Eric Clapton is the only musician to have been inducted into the Rock and Roll Hall of Fame three times (with Cream, The Yardbirds and solo). His 2013 world tour celebrates his 50th year as a professional musician. Only 16 years into that career, I had a front-row “seat” for his Mobile show, working in the gap. Back then, in arena seating, those first in line made a mad dash to the stage, then fought to keep their spot. A barricade separated the crowd from the stage. As I generally did at such shows, I worked in that space. In the pre-MTV, pre-digital-download days, the real money was generated by record sales so tours supported albums – in this case “Backless.” But it was “Cocaine” (from the far more successful predecessor, “Slowhand”) and “Layla” that really opened things up that night. It was during “Cocaine” that I captured a rare image of Clapton smiling. He’d been showing off for an obviously appreciative audience of one: guitarist Albert Lee, above right. The two had been trading riffs when one played something unexpected. Lee grinned as Clapton replayed a bit of what they’d just done, as only the world’s No. 2 guitarist (according to Rolling Stone’s all-time best 100 list) could do it.
Biloxi or Mobile: 1978, ’79 or ’82
Between his regular appearances at Judge Roy Bean’s in Daphne, an invitation-only show opening the original Margaritaville bar in Gulf Shores, and his Mobile and Biloxi arena concerts, I saw Jimmy Buffett, opposite, perform multiple times during this era. Three strips of black-and-white negatives have survived: close-ups cropped too tight to identify the venue. I can make an educated guess, but it’s complicated. A “Buffett - Biloxi ’82” label was found in the box containing the negatives. However, online archives list a November Mobile Municipal Auditorium date as that year’s only show in the area. I remember just one Buffett appearance at the auditorium, his Hurricane Frederic benefit. Moreover, an Azalea City News & Review article clipping, hand-dated 1979, with references to Buffett’s on-stage banter has a post-Frederic feel, like this: “Between songs, Buffett asked, ‘We got anyone who came over from Mobile tonight?’ After waiting out the audience’s energetic response, he said, ‘I’d like to dedicate this one to you – a little thing called “Trying to Reason with Hurricane Season.”’ He looked at his guitar, played two chords, then finished, ‘But when it gets down to basics, if you’re going to get blown away, why not get BLOWN AWAY?’”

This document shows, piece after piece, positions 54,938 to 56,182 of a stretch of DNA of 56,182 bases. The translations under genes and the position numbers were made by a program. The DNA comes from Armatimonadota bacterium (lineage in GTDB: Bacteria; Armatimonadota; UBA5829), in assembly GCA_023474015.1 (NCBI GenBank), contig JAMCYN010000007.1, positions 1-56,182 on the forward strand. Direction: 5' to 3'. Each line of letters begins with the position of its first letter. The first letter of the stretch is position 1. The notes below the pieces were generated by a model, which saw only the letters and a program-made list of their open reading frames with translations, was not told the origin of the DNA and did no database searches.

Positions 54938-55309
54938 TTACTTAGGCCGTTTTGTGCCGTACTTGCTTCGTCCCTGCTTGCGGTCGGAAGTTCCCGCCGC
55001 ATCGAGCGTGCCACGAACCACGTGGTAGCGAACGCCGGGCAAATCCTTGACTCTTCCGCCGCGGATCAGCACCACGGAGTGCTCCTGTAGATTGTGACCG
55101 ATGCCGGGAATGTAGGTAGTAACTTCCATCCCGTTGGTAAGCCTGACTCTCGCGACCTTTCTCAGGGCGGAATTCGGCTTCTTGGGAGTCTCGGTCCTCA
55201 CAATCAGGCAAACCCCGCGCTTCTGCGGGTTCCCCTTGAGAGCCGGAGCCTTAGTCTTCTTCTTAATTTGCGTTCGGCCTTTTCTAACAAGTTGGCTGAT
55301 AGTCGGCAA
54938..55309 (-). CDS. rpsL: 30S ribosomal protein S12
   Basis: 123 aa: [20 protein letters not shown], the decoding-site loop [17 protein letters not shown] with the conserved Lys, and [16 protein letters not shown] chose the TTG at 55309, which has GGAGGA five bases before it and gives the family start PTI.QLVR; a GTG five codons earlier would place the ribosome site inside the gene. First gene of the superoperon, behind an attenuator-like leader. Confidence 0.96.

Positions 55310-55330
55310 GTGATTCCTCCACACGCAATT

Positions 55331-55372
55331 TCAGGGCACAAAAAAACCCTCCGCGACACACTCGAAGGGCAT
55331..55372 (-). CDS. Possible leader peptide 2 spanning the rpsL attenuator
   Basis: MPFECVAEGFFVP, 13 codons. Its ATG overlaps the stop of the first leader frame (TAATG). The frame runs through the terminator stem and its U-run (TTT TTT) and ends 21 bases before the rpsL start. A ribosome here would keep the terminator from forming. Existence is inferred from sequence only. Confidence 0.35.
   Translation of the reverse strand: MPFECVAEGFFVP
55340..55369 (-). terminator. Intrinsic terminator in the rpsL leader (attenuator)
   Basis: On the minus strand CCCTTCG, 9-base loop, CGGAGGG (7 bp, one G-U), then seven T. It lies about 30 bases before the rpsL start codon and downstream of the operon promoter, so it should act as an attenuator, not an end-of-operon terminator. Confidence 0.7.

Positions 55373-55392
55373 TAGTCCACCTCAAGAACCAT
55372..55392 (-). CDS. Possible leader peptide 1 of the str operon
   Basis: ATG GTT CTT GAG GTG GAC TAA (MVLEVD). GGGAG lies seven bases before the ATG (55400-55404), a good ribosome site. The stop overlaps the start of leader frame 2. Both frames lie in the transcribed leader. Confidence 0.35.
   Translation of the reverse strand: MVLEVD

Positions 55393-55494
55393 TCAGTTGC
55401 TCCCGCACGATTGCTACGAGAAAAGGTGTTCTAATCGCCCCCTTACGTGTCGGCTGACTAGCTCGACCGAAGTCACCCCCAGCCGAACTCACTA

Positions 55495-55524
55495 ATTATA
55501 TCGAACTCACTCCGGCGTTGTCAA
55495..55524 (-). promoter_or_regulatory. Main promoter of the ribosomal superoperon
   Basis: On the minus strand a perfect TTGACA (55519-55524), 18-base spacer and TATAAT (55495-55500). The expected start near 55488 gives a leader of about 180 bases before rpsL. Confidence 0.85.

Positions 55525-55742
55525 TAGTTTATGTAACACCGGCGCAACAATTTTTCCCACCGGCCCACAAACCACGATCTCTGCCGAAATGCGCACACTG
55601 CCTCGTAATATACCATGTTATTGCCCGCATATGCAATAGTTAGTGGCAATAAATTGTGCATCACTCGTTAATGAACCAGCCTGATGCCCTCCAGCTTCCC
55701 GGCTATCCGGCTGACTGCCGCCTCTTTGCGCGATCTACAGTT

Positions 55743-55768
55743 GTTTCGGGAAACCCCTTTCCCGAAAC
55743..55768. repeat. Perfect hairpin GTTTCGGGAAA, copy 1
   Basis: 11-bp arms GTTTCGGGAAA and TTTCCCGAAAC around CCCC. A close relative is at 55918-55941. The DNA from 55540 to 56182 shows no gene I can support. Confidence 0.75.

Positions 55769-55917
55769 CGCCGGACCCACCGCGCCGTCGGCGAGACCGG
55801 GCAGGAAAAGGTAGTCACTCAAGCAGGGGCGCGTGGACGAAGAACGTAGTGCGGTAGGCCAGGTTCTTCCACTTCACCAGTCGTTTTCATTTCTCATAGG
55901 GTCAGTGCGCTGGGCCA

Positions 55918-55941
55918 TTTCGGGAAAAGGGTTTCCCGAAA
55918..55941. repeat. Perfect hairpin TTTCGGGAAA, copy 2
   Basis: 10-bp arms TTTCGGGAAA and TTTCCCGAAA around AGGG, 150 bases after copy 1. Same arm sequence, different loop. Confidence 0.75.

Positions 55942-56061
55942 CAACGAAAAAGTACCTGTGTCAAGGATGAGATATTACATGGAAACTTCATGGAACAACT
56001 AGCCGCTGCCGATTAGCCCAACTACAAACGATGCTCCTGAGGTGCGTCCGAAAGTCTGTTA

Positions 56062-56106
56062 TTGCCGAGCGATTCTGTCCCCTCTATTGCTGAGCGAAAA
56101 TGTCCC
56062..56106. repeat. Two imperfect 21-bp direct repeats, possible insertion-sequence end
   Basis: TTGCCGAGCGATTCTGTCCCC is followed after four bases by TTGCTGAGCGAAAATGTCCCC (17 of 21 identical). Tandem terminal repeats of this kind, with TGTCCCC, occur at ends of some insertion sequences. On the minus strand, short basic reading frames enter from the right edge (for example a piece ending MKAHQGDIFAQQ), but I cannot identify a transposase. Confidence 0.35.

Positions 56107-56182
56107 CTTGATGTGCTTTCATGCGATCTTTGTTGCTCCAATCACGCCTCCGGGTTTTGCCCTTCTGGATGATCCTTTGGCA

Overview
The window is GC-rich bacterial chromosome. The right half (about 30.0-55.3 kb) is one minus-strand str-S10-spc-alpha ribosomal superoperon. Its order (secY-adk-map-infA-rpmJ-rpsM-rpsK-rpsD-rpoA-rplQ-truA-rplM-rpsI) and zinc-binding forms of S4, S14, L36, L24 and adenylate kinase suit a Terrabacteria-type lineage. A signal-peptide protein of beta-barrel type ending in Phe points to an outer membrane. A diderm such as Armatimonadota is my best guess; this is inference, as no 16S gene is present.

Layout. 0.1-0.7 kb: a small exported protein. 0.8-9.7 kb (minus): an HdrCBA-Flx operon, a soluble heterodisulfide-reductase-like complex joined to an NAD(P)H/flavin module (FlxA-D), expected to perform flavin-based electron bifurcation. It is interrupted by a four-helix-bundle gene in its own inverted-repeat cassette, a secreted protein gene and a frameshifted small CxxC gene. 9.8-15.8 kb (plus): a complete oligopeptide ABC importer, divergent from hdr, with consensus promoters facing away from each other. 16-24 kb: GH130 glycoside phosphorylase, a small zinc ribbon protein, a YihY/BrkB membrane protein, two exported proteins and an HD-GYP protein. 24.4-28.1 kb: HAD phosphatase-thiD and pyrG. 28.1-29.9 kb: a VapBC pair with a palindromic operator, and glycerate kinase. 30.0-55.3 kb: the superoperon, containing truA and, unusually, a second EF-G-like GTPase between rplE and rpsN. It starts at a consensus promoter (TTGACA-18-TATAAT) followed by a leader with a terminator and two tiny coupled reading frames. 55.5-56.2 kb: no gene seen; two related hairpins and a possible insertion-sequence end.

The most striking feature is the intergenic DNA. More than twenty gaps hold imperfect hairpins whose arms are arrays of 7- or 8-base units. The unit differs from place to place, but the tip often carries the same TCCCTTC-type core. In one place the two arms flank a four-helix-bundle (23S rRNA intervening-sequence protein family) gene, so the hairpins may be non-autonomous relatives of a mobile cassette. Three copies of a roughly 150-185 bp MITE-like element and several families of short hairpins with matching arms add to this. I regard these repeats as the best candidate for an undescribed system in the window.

Editor's Note: If you can positively identify the year and location of this Jimmy Buffett photo, please email firstname.lastname@example.org
Nashville and Mobile: April 1981
“On the Road Again” was a new hit when I photographed Willie Nelson and Charlie Daniels sharing the stage in Nashville (see photo below), a few weeks before interviewing Willie back in Mobile. Each recently had been guests at the White House (during the Carter administration). So Willie’s comment to me that “You can pretty well look at a guy and tell what kind of music he listens to,” sparked a mental image of Charlie in an uncomfortable-looking tux. “Speaking of dress, you’ve been a guest at the White House wearing beat jeans and sneakers,” I said. “Even Charlie got into a suit for an appearance there.” Willie chuckled. “I have as much respect for the office itself and whomever happens to be president of the United States, as anyone. But also,” he said, before a long pause, “I just don’t put on suits. I’m sure no one was offended when I wore blue jeans ... If I hadn’t, I think they might have been,” he said, then paused, “disappointed even.”
In the photo above left, Willie receives a proclamation (Willie Nelson Day in Mobile) in a 1981 Azalea Trail Run T-shirt from then mayor Gary A. Greenough. Oddly enough, Greenough was convicted in December 1984 by a federal jury on 14 counts involving conspiracy, fraud and extortion. According to trial testimony, funds skimmed from concert profits (including Nelson's concerts) were delivered to Greenough as campaign contributions. He was sentenced 25 years ago to 25 years in prison and was fined $25,000. Greenough was released during the fall of 1990 after serving nearly six years in prison.